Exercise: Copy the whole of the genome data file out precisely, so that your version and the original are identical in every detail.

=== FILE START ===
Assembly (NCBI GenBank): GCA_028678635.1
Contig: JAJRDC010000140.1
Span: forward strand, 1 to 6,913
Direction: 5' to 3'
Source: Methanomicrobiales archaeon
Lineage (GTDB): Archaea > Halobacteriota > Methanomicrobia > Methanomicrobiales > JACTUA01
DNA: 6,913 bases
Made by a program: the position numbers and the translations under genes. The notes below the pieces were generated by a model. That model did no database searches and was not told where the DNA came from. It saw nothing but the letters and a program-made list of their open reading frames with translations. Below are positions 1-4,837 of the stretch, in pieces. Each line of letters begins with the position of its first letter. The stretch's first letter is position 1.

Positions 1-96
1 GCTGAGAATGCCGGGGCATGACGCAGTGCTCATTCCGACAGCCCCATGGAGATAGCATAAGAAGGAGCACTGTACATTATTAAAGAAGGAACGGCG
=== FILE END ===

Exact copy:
Assembly (NCBI GenBank): GCA_028678635.1
Contig: JAJRDC010000140.1
Span: forward strand, 1 to 6,913
Direction: 5' to 3'
Source: Methanomicrobiales archaeon
Lineage (GTDB): Archaea > Halobacteriota > Methanomicrobia > Methanomicrobiales > JACTUA01
DNA: 6,913 bases
Made by a program: the position numbers and the translations under genes. The notes below the pieces were generated by a model. That model did no database searches and was not told where the DNA came from. It saw nothing but the letters and a program-made list of their open reading frames with translations. Below are positions 1-4,837 of the stretch, in pieces. Each line of letters begins with the position of its first letter. The stretch's first letter is position 1.

Positions 1-96
1 GCTGAGAATGCCGGGGCATGACGCAGTGCTCATTCCGACAGCCCCATGGAGATAGCATAAGAAGGAGCACTGTACATTATTAAAGAAGGAACGGCG